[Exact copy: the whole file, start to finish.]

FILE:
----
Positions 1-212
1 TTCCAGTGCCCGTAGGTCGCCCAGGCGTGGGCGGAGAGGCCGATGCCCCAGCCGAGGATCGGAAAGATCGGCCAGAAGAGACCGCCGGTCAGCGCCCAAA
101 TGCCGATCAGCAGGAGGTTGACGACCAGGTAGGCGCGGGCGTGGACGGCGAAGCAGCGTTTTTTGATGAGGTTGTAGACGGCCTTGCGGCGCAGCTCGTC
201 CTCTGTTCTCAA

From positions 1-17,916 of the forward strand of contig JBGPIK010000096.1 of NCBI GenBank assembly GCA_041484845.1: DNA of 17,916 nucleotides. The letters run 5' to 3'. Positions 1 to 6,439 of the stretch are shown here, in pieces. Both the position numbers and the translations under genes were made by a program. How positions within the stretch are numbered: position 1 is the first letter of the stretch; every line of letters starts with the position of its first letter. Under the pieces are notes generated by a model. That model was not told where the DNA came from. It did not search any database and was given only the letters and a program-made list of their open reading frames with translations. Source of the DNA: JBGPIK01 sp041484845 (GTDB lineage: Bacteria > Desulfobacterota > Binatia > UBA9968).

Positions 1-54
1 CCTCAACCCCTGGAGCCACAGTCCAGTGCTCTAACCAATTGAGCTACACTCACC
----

Positions 1-212
1 TTCCAGTGCCCGTAGGTCGCCCAGGCGTGGGCGGAGAGGCCGATGCCCCAGCCGAGGATCGGAAAGATCGGCCAGAAGAGACCGCCGGTCAGCGCCCAAA
101 TGCCGATCAGCAGGAGGTTGACGACCAGGTAGGCGCGGGCGTGGACGGCGAAGCAGCGTTTTTTGATGAGGTTGTAGACGGCCTTGCGGCGCAGCTCGTC
201 CTCTGTTCTCAA

From positions 1-17,916 of the forward strand of contig JBGPIK010000096.1 of NCBI GenBank assembly GCA_041484845.1: DNA of 17,916 nucleotides. The letters run 5' to 3'. Positions 1 to 6,439 of the stretch are shown here, in pieces. Both the position numbers and the translations under genes were made by a program. How positions within the stretch are numbered: position 1 is the first letter of the stretch; every line of letters starts with the position of its first letter. Under the pieces are notes generated by a model. That model was not told where the DNA came from. It did not search any database and was given only the letters and a program-made list of their open reading frames with translations. Source of the DNA: JBGPIK01 sp041484845 (GTDB lineage: Bacteria > Desulfobacterota > Binatia > UBA9968).

Positions 1-54
1 CCTCAACCCCTGGAGCCACAGTCCAGTGCTCTAACCAATTGAGCTACACTCACC